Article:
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Sold my Exige S
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By design, the # of fins and tubes is inversely proportional to the radiator thickness. Unfortunately, you're comparing too many variables between single and double pass radiators to be able to draw firm conclusions about heat transfer based solely on surface area.

If you want maximum radiator heat transfer, you should convert to puller fans and ditch the condenser. The factory setup yields good flow across the condenser (for better AC) at the expense of maximum radiator cooling.
 

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I can't help you with any of your questions, but I can give you this info.
Last year I changed my stock radiator to the Pro Alloy one from Boe, I had a very minor leak in the stock one. After the new radiator was installed, I did a bunch of test driving under different conditions and found there was no difference in the performance between the 2 radiators. A month or so later I changed my thermostat from the stock one to a 170 degree aftermarket one. That made a big difference, my water temp dropped on average 15 degrees, whether I was on the street or on track, so my conclusion is that the radiators, stock or aftermarket have plenty of spare capacity, the stock thermostat was what was holding back the rest of the cooling system.
 

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By design, the # of fins and tubes is inversely proportional to the radiator thickness. Unfortunately, you're comparing too many variables between single and double pass radiators to be able to draw firm conclusions about heat transfer based solely on surface area.

If you want maximum radiator heat transfer, you should convert to puller fans and ditch the condenser. The factory setup yields good flow across the condenser (for better AC) at the expense of maximum radiator cooling.
These are all single pass. Based on the data available, the relationship does not appear to be strictly inversely proportional. Should still be able to glean some idea of performance from the surface area info.

In my particular circumstance I am running a Blade 300 tune (260whp), AC and a Laminova system with a 170F thermostat. Would like enough headroom for 350whp.

I know puller fans are bout 20% more efficient than pusher fans but would like to keep the pushers for AC efficiency as the car is 90% street driven. Car needs to be capable of 30 min track sessions (M1 concourse & Waterford Hills) and back to back AutoX runs.

I question whether anything but the Denso unit would be up to the task, but am curious as to where the EP performance radiator and Koyo fall. The hope is the core specs will help shed some light on that.
 

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Discussion Starter #24
FYI - In this thread Glagola1 (post #11) claims a ~10 degree difference between OEM and the F1 Radiator. Take that with a grain of salt, probably not the most scientific study :nerd: but still good feedback.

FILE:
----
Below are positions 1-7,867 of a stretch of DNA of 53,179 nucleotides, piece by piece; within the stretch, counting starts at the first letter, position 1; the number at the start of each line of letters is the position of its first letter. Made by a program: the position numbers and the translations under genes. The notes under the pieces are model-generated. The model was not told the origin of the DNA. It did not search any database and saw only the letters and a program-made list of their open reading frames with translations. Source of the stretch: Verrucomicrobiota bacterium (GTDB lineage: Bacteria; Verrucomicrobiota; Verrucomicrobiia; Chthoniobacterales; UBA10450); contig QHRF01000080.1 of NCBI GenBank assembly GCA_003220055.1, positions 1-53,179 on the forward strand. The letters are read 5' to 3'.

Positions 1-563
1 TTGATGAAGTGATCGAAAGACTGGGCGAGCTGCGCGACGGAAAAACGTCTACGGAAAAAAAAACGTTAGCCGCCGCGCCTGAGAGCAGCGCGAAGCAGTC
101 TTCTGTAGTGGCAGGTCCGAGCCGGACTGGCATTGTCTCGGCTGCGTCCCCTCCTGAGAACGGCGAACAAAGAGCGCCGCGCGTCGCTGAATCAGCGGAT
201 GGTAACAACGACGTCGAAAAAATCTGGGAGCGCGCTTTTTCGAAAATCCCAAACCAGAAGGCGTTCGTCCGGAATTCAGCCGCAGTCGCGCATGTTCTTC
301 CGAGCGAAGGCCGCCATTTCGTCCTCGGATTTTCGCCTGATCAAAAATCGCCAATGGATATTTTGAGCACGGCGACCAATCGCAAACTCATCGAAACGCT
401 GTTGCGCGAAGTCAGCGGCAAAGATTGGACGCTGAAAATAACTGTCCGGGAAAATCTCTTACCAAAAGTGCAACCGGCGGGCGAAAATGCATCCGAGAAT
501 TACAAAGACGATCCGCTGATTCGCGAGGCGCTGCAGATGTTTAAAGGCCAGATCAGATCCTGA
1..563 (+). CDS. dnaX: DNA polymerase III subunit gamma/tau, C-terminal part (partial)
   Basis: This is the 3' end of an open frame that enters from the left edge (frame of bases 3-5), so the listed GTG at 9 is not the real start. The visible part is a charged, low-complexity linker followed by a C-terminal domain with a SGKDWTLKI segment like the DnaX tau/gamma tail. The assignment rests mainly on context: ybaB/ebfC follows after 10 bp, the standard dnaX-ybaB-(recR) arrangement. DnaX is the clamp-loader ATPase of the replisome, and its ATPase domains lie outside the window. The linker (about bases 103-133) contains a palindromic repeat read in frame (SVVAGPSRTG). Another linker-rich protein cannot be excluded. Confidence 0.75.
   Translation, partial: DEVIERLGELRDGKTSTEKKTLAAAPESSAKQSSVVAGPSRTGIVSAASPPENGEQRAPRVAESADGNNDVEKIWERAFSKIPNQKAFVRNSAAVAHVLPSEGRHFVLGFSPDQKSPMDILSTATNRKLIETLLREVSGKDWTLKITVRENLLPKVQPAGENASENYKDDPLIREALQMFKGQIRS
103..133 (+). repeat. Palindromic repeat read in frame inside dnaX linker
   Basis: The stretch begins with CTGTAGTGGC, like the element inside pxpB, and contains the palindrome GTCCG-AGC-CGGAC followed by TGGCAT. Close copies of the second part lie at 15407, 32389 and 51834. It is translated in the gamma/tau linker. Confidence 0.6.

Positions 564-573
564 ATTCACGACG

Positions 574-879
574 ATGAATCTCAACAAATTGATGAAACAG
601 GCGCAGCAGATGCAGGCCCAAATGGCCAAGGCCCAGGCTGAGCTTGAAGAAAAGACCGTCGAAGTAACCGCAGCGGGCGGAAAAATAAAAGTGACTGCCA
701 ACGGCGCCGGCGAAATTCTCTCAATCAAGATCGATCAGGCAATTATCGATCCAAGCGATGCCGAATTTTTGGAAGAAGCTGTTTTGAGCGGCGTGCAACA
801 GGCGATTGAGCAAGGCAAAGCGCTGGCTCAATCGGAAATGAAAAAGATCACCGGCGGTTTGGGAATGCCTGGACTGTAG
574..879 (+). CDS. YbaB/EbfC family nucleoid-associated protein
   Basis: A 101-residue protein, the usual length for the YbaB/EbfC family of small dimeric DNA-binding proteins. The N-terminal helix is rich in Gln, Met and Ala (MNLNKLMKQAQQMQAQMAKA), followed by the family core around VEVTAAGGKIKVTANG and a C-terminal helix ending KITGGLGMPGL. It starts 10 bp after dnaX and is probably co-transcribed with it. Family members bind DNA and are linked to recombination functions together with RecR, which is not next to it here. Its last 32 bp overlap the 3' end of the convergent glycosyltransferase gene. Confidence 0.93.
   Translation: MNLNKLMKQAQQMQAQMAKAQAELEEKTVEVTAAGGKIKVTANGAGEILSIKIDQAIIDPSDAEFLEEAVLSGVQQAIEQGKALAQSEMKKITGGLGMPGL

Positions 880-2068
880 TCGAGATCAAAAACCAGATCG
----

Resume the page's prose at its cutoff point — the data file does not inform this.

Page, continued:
Radiator aside there are a number of other changes you can make to increase cooling.
1. Increase system pressure - Change out the pressure cap on your header tank to increase pressure, which raises the boiling point.
2. Use less Antifreeze - Water is much more efficient at heat transfer by itself. Increasing the amount of distilled water in the system will help but needs balanced as the boiling point goes down (without a pressure increase) and your freezing point raises. You can get the same boiling point of 260F but more efficiency with 100% distilled water and water wetter @ 20psi than you can with a 50/50 mix at 12 psi. Clearly there are freezing issues here you'll have to be prepared to handle.
3. Electric Water Pump - you can program most of them to run (and the fans) after engine shutdown to continue coolant flow. Helps between AutoX runs.
4. Convert to Puller fans - As already mentioned.
5. Remove the Laminova - This may be your biggest issue as that thing is just burdening your radiator even more with the additional heat.

For what it's worth as the OP I ended up approaching this the way I kill spiders, overkill. I purchased BWR's 42mm radiator (not the F1) and did #1,2,3,4 above as well :D My logic was, similar to your issue, the lack of real data to do a comparison and I only wanted to mess this once and move on.
 

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Remember folks, when operating within the cooling limits of the Rad, the thermostat dominates. You might still see a degree or 2 difference, but where you notice the difference is when the Stat is Wide Open and the temp starts creeping above 190-200F. If you are above the heat shedding capacity of the rad a cooler thermostat does nothing(or very little).

I agree with mwhenes about pulling the laminova. Not that there isn't a place for that, but when you want to double or more the whp output and run it on the track(sustained load), adding more heat load to the existing coolant system is counter-productive. Better to run a separate side cooler for the oil.

The reason the F1 is so effective is that it has very tight tube and fin spacing. The tubes are 1/4" on center, I believe. Thus the surface area is very high. Thinner helps because as you increase the surface area you naturally restrict flow of air. Since has far less heat capacity vs water, the temp of the air as it goes through the rad is already quite high as it passes the first 37mm, there is little point to going thicker. It just adds airflow restriction with minimum cooling. The theoretically perfect radiator has the perfect balance between maximum surface area(restriction) and thickness. We've approached this the closest with the F1 rad. It supported our 380WHP Optima car very well. For most users the 42mm all-aluminum rad is a great improvement in performance vs cost.
 
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